Т*!ПрЄГОІІІ>« ГС) A-42 В • 200

с /во

Г) 1*М

ConMihsl^vft Мгуірі

■Ц Lineai Viscous flH Пвіг 0»-;>огчівііі L_JH. iv, ІчЗитгчІнпг

ENoctive Ида be Strain

Pressure (Pa)

А -0.05

8-0.2

-Эе»ле

С -0.5

■L *96*07

0-07

F^T ^

1___ L - »**oe yfs.

^ * /

г)

Y і /

Х (jfj у 1 J 1

V ^ /

лЧ / / і 1

- /

Figure 5-18: At three seconds after starting the weld, the transient temperature, constitutive equation type, effective plastic strain and pressure are shown.

Figure 5-19: At three seconds after starting the weld, (Jxx, <7yy, Gxy and <7yz are shown.

Eflectrve Plastic Strain A -0.1 3-0.6 С -1.0

Pressure (Pa)

Figure 5-20: At ten seconds after starting the weld, the transient temperature, constitutive equation type, effective plastic strain and pressure are shown.

Figure 5-21: At ten seconds after starting the weld, <7^,(7 ,<X shown.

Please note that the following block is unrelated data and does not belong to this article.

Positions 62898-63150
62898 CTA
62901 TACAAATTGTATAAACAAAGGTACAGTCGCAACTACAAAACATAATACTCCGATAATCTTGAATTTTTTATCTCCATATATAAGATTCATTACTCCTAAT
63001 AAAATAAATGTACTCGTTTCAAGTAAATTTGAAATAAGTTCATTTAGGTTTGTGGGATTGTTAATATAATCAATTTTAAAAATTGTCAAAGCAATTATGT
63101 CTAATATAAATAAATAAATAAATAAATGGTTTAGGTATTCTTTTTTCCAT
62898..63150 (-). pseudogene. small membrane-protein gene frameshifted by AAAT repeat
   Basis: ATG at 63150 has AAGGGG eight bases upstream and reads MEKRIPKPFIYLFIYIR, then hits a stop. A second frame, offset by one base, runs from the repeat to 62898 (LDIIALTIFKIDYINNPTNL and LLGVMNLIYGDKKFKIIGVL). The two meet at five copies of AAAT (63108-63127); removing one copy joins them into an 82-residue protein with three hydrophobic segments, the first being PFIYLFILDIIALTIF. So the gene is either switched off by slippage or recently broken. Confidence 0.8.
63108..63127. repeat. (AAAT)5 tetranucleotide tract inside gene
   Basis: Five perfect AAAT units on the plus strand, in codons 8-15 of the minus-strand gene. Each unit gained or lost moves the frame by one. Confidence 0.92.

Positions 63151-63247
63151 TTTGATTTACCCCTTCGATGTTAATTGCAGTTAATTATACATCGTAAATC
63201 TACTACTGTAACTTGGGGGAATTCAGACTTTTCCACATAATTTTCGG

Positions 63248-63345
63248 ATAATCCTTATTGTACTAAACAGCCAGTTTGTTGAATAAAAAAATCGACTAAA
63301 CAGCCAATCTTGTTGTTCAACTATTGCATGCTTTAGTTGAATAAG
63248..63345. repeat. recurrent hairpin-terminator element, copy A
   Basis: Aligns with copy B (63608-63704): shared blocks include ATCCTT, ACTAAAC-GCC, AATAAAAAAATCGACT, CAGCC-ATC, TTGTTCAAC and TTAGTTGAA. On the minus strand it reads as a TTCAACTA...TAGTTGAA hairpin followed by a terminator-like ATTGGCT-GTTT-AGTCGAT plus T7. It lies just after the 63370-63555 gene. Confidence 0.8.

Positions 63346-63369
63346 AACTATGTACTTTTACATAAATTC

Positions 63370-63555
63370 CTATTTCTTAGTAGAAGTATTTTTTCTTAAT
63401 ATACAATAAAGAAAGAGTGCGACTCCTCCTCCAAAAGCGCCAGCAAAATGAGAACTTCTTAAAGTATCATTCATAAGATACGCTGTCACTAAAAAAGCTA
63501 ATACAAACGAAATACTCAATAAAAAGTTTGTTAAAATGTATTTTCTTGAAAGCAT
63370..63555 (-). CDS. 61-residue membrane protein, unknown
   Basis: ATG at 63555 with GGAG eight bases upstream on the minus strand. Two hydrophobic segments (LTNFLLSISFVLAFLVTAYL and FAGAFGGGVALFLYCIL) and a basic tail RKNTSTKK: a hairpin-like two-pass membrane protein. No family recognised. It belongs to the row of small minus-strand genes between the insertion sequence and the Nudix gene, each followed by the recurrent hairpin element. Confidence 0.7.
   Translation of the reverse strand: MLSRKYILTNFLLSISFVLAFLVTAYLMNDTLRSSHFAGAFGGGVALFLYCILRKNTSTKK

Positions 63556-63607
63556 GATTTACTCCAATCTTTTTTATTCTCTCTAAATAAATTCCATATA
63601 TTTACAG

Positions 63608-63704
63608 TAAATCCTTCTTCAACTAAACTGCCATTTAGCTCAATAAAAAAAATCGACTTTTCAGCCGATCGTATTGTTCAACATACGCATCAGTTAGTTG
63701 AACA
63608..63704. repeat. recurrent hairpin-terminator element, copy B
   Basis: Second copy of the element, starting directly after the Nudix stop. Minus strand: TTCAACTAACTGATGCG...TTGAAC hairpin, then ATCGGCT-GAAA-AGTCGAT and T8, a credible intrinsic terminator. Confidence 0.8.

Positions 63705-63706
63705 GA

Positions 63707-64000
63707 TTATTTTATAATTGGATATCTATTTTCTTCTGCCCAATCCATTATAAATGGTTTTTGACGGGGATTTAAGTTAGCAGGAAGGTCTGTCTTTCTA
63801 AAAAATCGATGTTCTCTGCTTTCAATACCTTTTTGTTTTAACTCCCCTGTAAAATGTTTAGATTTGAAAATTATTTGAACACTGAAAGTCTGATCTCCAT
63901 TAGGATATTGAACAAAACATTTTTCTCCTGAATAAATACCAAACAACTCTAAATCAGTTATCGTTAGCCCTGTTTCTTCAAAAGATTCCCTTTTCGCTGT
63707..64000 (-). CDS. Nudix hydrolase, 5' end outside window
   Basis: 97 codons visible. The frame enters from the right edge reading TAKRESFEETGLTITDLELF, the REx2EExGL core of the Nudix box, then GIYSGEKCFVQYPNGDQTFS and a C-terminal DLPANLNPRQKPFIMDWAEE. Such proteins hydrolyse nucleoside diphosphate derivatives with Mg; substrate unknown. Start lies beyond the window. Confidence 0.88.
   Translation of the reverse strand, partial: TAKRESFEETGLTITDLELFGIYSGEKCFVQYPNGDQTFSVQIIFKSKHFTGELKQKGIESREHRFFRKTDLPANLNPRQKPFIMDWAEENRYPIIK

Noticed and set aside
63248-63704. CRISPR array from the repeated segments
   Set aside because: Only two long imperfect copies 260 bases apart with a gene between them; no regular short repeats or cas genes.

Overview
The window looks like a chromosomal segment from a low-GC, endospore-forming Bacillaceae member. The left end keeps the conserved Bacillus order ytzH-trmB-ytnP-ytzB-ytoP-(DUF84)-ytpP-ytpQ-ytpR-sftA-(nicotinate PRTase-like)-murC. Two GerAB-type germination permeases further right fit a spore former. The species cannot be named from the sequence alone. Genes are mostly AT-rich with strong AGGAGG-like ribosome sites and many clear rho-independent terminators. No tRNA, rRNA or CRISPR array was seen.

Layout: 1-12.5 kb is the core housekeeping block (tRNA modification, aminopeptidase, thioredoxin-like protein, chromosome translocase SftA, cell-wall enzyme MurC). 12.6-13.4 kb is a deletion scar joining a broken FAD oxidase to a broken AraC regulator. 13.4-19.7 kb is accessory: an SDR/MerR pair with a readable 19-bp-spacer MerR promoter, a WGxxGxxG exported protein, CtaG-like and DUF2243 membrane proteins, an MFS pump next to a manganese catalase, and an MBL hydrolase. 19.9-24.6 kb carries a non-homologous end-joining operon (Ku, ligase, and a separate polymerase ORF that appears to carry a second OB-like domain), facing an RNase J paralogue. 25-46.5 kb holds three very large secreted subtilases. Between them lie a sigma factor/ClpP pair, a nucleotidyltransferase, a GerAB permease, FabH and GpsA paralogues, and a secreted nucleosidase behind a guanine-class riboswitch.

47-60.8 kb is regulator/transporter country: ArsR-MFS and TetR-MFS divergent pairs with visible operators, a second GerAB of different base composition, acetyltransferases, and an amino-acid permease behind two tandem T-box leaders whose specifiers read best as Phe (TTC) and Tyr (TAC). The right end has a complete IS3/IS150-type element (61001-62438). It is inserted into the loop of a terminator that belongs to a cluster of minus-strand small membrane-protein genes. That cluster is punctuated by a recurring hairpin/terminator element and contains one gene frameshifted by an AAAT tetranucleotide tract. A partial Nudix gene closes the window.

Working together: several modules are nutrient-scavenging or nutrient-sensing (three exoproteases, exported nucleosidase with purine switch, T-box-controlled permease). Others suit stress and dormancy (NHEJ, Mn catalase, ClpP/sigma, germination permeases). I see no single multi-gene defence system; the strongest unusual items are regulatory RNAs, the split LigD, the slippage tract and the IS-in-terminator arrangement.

Constitutive Model

Constitutive Model

I Linear Viscous Ram Dependent [pat* Independent

Pressure (Pa)

2e+08

I Linear Viscous Rale Cepervdent I Rate Independent

»6e*0/

Figure 5-22: At ten seconds after starting the weld, the transient temperature, constitutive equation type, effective plastic strain and pressure are shown for the 6 and 20 ipm welding speeds.

The weld direction is the ^-direction, the upward normal on the plate is the z-direction and the x-direction is transverse to the weld. Figure 5-23 shows the displacements transverse to the weld at various distances from one node, (1/3 cm) from the weld centerline extends from nodes 5 to 9 in the slow weld and from nodes 3 to 15 in the fast weld.

Distance (node) 20 ipm